Noushin Raja founded The Moonlight Trust in 2010 in memory of her brother, Amaar, lovingly nicknamed ‘Moon’, who was brutally murdered in Dewsbury in 2008, at just 17-years-old.
Ms Raja had just graduated with a degree in Computing from Leeds Beckett University when the tragic incident occurred. Wanting to continue his legacy, she set up The Moonlight Trust as a side project as she began her career as a project development manager at her alma mater.
She has now come full circle, from a student of Leeds Beckett, to now a guest lecturer, teaching business students practical steps on setting up a social enterprise. She is also a public speaker, and has featured on the Islam Channel, BBC Radio Leeds, and spoken at the House of Commons.
More recently the dynamic CEO was also named Noor Inayat Khan Muslim Woman of the Year 2022 at the ninth British Muslim Awards held in Manchester.
Reflecting on her achievements and on establishing her charity over a decade ago, Ms Raja told Asian Standard: “I established the charity under very tragic and personal circumstances.
“At the age of seventeen, my younger brother was robbed and killed by a group of drunken youths. I had just graduated and landed the job that I wanted.
“I was always a compassionate and empathetic person, I always wanted to help the homeless and women in Pakistan. A part of my faith is that for the people who passed away you can either pray or give to charity for them.
“Initially, the charity started as a response to personal pain, I did it for me. Everyone is different but this is how I was going to heal myself. I didn’t expect that it would grow in the way that it did.”
The charity originally concentrated on helping people sleeping on the streets and underprivileged women in Pakistan. However, after a trip to the Middle East in the throes of the Israel-Palestine Conflict of 2014 as a peace diplomat, Ms Raja came home with a different outlook on the world and the issues going on within it and changed the direction of her organisation.
In 2016, the charity would help migrants in what was pejoratively called the “European migrant crisis” in the summer of that year. Ms Raja would personally support boat rescue missions to supplying food, clothing, water, sewing machine lessons, and immigration law support to refugees living in migrant camps. The charity provided almost £100,000 in aid to refugees in Greece alone.
During Ramadan, she delivered £15,000 of food packs to people in Greece, in Pakistan and to the Calais refugee camp.
The charity director said: “People often think I am a refugee when I speak on the issue as I am so passionate about it. I am not, I am a South Asian woman but at the time I didn’t know what a refugee was, so I never thought I would become an advocate on behalf of them.
“Lesbos opened my eyes. I was traumatised when I came back, boats were coming in and they were full of children turning blue and grey. The day I was back on the plane, two people died from drowning.”
Working as a freelance social media consultant for almost five years between 2014 and 2019, as well as a senior student support officer at the university, it wasn’t until a few years ago that Ms Raja made the transition to managing the charity full time.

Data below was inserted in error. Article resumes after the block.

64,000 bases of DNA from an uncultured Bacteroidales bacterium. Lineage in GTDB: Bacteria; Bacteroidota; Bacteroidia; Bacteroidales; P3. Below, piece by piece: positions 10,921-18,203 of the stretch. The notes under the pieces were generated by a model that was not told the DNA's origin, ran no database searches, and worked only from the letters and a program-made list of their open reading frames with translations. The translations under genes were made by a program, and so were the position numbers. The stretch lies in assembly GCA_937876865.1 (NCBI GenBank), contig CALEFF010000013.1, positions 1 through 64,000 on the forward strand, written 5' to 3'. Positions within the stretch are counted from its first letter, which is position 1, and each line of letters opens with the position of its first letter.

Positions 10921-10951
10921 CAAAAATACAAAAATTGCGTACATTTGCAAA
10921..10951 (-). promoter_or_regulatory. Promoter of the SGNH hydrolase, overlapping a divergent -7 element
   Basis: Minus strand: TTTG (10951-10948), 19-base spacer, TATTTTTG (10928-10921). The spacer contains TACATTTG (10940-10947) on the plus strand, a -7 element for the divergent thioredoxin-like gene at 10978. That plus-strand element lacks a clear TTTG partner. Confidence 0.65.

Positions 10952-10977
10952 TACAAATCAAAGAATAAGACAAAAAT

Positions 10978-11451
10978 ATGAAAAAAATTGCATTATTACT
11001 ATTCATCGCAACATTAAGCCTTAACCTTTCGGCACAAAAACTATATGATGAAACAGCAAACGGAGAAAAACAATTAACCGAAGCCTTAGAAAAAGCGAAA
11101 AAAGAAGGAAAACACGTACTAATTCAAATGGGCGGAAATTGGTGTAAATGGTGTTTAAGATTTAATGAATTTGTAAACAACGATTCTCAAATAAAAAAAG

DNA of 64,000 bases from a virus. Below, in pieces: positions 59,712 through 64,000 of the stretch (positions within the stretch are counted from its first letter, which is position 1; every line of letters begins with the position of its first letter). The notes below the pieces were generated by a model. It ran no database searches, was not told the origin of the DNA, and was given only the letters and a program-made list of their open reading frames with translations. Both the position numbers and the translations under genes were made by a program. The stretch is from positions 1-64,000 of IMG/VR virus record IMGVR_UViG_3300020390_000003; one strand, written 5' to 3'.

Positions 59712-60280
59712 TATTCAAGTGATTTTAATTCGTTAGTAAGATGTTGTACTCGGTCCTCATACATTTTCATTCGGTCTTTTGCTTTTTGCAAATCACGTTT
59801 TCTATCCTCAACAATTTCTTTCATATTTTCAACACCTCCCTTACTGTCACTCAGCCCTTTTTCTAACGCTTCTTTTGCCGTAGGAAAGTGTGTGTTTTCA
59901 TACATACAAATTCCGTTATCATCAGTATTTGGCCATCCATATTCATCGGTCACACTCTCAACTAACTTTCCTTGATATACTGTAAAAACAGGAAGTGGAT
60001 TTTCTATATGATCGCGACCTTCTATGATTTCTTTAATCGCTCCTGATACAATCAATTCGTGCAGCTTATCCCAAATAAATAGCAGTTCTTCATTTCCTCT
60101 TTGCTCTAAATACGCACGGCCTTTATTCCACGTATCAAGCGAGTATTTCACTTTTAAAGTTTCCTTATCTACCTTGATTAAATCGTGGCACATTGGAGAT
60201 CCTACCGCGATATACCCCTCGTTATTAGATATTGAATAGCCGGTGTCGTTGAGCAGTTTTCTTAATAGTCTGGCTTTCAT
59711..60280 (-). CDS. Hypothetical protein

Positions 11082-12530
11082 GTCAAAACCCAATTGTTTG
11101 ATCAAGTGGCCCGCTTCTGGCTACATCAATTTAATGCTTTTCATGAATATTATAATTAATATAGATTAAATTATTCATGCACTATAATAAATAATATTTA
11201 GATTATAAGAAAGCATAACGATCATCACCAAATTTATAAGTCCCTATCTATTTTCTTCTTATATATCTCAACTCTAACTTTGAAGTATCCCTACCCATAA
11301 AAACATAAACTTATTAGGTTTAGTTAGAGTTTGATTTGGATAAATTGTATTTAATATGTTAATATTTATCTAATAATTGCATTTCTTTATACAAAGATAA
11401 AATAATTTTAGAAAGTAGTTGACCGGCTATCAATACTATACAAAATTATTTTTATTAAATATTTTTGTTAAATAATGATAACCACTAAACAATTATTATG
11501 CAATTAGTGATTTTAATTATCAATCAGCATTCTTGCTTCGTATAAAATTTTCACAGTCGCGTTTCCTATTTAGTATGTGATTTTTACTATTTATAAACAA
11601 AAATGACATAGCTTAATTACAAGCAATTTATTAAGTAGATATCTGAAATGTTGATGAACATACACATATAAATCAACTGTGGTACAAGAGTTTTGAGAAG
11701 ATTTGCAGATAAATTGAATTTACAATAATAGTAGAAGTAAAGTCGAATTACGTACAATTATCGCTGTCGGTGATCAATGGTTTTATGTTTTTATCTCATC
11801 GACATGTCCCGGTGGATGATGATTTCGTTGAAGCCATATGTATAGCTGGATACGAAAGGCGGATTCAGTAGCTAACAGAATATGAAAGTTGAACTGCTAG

Speaking on this, the Moonlight Trust’s founder, said: “Everything I was doing with the charity was paying off. I may not be a millionaire or might not have much money, but we are providing meaningful support to people in Kirklees and across the world.
“We have local MPs and six shadow ministers who became patrons of the refugee campaign. Local businesses who don’t often get involved in causes like this also came on board to support us.”
Another way the Moonlight Trust helps refugees is through raising awareness, promoting community cohesion, and increasing education on refugees locally through workshops, attracting audiences from school and university students to businessmen and women and MPs.
Providing opportunities to women from marginalised communities in Kirklees and across West Yorkshire is an important aspect of the work that the Moonlight Trust does.
The charity provides women from Black, Asian, and Minority Ethnic communities with support in the form of employability training, mental health support, resilience, and confidence support sessions.
Ms Noushin added: “Along the way, I realised that the management in the charity sector is dominated by men. There are not many people who look like me, who wear the hijab and are brown on panels or in senior roles.
“There is a force of women who really want to help but have never been given the opportunity, which is why we provide women with the skills that they need to succeed. Being a woman, you know about the struggle and challenges we go through.
“We know that society is patriarchal, and this is just another layer that women from my community, or are Black, or from a Minority Ethnic community face.”
As the world came to a standstill with the global coronavirus pandemic, so did international aid. Like many, the Moonlight Trust had to scale back international operations as people were prohibited to travel.
During this time, they ramped up support for people locally, with the charity launching a Covid-19 crisis response centre in Kirklees to expand their food bank support and provide essential support for those most in need during the pandemic. “When Covid-19 hit, we realised that there is a desperate need in the community and we opened our own food bank providing food parcels for over 7,000 people so far”, she said.
“Ms Raja added: “I thought it was going to be a temporary project, one that we would close after six months when Covid-19 went. However, it has become a permanent project that we have been running for over two years now.”
For more information about the charity or how to get involved, you can visit here.